Within the next week people will be queuing at various locations around the world to hand over their hard earned money for the next iThing. Bigglybobblyboo wrote about the innovative battery that will have diminished power. Blackjack also wrote about their trend setting ‘Force Touch’ virtual keyboard – which seems to be copied directly from the BlackBerry Storm. But the purpose of this blog isn’t about lack of innovation, it’s about Corporate morals (or lack thereof).
You see, most global corporations feel they have a moral obligation to give back – they actually include this information in their financials (along with the tax benefits). Nothing unusual or earth-shattering so far. But within the last 4 months some very disturbing items have occurred in the news surrounding one company in particular. Any one item by itself may not seem bad, but taken together I would hope iPhonians would take this as a clarion call.
- On 30 April ThisisMoney.co.uk reported Apple warns it could face £1.5bn bill if found guilty of tax avoidance in EU.
The company uses legal arrangements that have been dubbed ‘immoral’ because they deprive governments across Europe, including Britain, of tax revenues. Under the scheme, it funnels revenues from European operations through Ireland and out into offshore tax havens.
Apple last night revealed for the first time the scale of the financial penalty it could face if penalised.
It told investors in the US that the sums it could pay out ‘could be material’ – a technical stock market term that means 5per cent of its average profits over the last three years. For Apple, this sum has been calculated at $2.5billion, or £1.6billion.
Of course for the most profitable corporation in history this is merely a drop in the bucket. If found guilty their bean-counters would gladly pay this penalty and call it the cost of doing business (and probably write it off too).
2. On 24 August Entrepreneur magazine wrote Apple’s Tim Cook Made a Rookie Mistake and Might Face SEC Sanctions. Earlier that week global markets were crashing due to uncertainty in the Chinese market. Apple stock was taking a hit. So what did Tim Cook do? He sent an email to a stock analyst (who happens to own Apple stock). This action could be in direct violation of Fair Disclosure rules (FD) since information was disclosed to one group of investors but not others.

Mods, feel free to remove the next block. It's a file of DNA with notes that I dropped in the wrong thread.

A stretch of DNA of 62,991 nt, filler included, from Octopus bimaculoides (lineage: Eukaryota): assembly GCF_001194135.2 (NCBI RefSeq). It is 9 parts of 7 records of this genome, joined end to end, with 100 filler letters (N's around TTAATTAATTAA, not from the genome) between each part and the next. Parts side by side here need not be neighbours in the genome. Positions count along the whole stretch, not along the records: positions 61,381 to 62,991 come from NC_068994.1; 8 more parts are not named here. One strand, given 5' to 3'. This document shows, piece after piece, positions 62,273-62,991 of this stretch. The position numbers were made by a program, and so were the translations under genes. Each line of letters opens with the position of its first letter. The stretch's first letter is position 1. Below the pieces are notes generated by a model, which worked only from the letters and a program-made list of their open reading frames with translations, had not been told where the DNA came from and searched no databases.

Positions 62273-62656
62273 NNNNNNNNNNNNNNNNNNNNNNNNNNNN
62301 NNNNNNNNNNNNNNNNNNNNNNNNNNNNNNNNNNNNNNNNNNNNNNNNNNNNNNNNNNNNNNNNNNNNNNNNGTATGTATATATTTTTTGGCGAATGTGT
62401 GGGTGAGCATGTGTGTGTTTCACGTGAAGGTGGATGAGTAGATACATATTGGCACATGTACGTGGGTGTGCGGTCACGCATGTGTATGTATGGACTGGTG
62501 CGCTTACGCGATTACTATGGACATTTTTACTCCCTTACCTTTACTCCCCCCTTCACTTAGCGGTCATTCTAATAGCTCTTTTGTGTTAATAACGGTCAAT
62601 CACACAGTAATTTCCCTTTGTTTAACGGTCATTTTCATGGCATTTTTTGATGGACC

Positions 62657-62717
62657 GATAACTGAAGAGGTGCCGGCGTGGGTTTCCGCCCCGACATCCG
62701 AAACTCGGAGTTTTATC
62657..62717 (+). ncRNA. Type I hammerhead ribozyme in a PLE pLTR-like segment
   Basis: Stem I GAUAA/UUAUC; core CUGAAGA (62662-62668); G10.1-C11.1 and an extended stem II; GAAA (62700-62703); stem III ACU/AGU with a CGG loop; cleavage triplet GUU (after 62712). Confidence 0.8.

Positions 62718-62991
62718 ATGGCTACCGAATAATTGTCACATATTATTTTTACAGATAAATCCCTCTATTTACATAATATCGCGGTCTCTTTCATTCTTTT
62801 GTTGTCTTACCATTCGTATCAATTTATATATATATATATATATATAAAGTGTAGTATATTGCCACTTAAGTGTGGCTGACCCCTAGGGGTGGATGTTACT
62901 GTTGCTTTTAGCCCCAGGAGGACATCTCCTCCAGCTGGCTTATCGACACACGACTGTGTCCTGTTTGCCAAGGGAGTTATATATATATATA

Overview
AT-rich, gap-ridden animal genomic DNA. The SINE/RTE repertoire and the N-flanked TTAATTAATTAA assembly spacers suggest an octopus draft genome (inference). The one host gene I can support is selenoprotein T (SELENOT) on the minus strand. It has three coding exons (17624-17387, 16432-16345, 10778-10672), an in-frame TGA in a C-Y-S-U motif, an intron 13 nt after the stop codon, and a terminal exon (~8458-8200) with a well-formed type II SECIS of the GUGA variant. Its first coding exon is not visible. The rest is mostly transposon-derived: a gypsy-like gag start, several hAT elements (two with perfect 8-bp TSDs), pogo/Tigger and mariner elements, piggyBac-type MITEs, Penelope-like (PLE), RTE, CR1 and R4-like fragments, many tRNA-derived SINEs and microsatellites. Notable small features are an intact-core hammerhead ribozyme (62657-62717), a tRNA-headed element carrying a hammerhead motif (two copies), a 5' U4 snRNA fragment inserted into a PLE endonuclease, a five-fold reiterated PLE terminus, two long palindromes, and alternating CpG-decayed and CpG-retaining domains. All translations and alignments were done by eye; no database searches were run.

Reg FD was designed to democratize the flow of information — and it did. For the most part, company executives know they have a duty under the law to distribute information evenly. That’s why the vast majority of companies issue all their news via press release, put their executives through careful media training and generally do not disclose anything to anyone that might be construed to be a financial projection. Boring, yes, but fair.
Cook clearly made a selective disclosure in his email to Cramer and gave valuable financial information. “(W)e have continued to experience strong growth in China through July and August. Growth in iPhone activations has actually accelerated over the past few weeks, and we have had the best performance of the year for the App Store in China during the last 2 weeks.” Investment decisions have been made on far less information than that.
One point that wasn’t mentioned- in reality the Chinese numbers were not as good as Apple had projected!
3. On 28 August the New York Post reported on Page 6 Drake sings for Katrina victims, Apple threatens $20M suit
Lawyers were called in because the event was being streamed live via Tidal — and Drake has an exclusive deal with Apple Music said to be worth up to $19 million. Sources say the tech giant threatened to sue for $20 million if Drake appeared, or if his music was streamed live, on Tidal.
A source told us, “Legal letters have been sent to Tidal warning that Drake cannot appear on the Tidal stream of the festival, either solo or part of a group, and if the warning was ignored, the liabilities could be up to $20 million.
This seems pretty straightforward, his contract is exclusively with Apple when it comes to streaming music. But here’s the rub-
“This event is for charity, Drake is doing two songs. Why does Apple think it can dictate to artists where and when they can perform?”
The most profitable corporation in history, one that is being investigated for tax avoidance, may be manipulating stock markets and makes overpriced phones that are hacked almost every month has the nerve to threaten legal action against an artist who wants to perform #2 songs for the benefit of children who were victims of Hurricane Katrina?
Just one more reason to come #BackToBlack